I’m writing to you because we’re finally releasing our newest “Small Books series” book.
Dayna and I have worked on this one for ten months. It’s called THE TROUBLE IS THE BANKS: LETTERS TO WALL STREET, and it’s a bit unusual for us—part of our project of research. In the tradition of Studs Terkel’s oral histories, The Trouble is the Banks is a collection of letters written by American citizens (and one Canadian) to executives of the banks where they are customers.
Last fall, a lot of us around n+1 became interested in the Occupy protests in Zuccotti Park. I encountered a group there that had created a guerilla website where ordinary citizens—not protesters per se—could write long, detailed, polite letters to executives and directors of the big six US banks, by name. The site then actually delivered them (by email).
8,000 people wrote these letters in six weeks. I had never read anything like them. They’re eloquent, thoughtful, and outraged. They tell you exactly what different people all over the country want from their banks, their government, and each other. They’re unlike the top-down portrayals you see on TV or in this season’s election campaigns. They come from us, representing all kinds of people—rich and poor, ex-bank employees and worried parents—of both political parties.
Every time a political candidate says “the American people,” I cringe. How do they know? Here are letters that let you hear your fellow Americans unfiltered. We chose the 150 most eloquent letters after reading all 8000. The book is amazing, and it’s coming back from the printer next week.
Please buy the book. It’s cheap! ($10; but only $8 when you bundle a copy with a one-year print or digital subscription to n+1.) It’s a mind-blower. We can send it to you right away.
We’re also doing something we haven’t done before: asking you, if you want to, to donate $5 or $10 (or more) to let us send a free copy to one of the bank executives addressed in the book; or to Mitt Romney or Barack Obama or Paul Ryan or CNBC or FoxNews or, goodness knows, whoever you think needs it. Maybe your brother-in-law who works at Chase? We’ll do it. You can fill in the recipient’s name in the ‘Comments’ box on the order form, or write us at email@example.com.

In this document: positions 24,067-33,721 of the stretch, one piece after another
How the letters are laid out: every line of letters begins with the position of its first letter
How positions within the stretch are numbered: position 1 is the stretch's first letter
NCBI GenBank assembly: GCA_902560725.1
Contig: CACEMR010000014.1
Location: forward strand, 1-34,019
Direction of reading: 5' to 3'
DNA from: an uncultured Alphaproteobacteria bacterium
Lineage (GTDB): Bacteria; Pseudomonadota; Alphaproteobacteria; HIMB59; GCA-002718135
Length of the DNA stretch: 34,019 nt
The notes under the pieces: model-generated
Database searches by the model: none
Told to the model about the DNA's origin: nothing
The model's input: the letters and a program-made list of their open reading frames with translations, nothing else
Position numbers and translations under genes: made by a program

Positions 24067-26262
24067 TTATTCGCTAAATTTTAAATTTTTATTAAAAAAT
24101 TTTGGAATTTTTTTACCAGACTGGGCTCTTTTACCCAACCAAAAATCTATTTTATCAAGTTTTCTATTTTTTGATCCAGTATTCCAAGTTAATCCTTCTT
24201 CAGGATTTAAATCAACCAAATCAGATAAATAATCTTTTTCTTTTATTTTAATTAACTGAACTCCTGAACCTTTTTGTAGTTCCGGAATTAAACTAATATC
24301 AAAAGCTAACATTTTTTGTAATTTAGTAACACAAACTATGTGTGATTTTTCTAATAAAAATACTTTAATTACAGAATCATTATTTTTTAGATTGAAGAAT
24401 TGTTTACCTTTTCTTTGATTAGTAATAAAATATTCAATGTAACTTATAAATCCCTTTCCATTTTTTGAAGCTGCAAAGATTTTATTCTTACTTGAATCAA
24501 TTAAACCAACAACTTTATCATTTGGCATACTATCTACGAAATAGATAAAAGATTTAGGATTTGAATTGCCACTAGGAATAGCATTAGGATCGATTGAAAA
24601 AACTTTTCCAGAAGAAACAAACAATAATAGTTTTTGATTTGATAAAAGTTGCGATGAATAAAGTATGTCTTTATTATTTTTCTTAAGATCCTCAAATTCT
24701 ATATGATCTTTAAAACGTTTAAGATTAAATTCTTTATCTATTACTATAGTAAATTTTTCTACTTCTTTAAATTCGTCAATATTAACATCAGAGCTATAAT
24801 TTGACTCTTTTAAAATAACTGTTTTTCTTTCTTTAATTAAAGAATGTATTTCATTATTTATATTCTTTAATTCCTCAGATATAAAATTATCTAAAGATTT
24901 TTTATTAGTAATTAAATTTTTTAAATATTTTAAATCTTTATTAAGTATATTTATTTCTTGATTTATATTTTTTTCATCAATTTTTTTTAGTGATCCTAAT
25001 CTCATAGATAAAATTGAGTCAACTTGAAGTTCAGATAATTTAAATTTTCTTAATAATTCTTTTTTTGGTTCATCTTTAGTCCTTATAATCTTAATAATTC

Personally, I think a copy of this book—with or without a donation to send it to a banker, politician, or news writer—might be a better expenditure this political season than another donation to a campaign or PAC. More pleasurable, certainly.
With best wishes, and thanks,
PS. If you can tell other friends this book exists, too, I’ll be grateful forever. I got to talk about its genesis to Tess Vigeland on Marketplace on NPR a couple of weeks ago. We also got a few letters into the Week in Review in the New York Times, though not enough letters. And if your friends don’t want to buy the book through us—or don’t have a clue what n+1 is—they can also buy it through Amazon, at this link.
The most purely enjoyable book I read this past year was a paperback I’d been saving up since 2002, David Hajdu’s Positively 4th Street: The Lives and Times of Joan Baez, Bob Dylan, Mimi Baez Fariña and Richard Fariña. I don’t usually read books about Dylan, and I wouldn’t ‘t usually recommend books about pop music to anyone unless they were prepared to relax their ordinary standards, but this book was great on every front, and unique. As a biography of young people who get fame early, it’s fascinating. As an explanation of why young white people cared about folk music in the 1960s (and jazz), but not rock and roll, and how it was that “rock” emerged post-1964, it’s clarifying. As a work of art, it’s just an overwhelming pleasure—Hajdu could write anything, fiction included, but has chosen this. And it includes the best Pynchon biographical cameo in print. Hajdu had to interview him by fax machine.
Mark Greif’s essay “Octomom and the Politics of Babies" now available as a Kindle Single.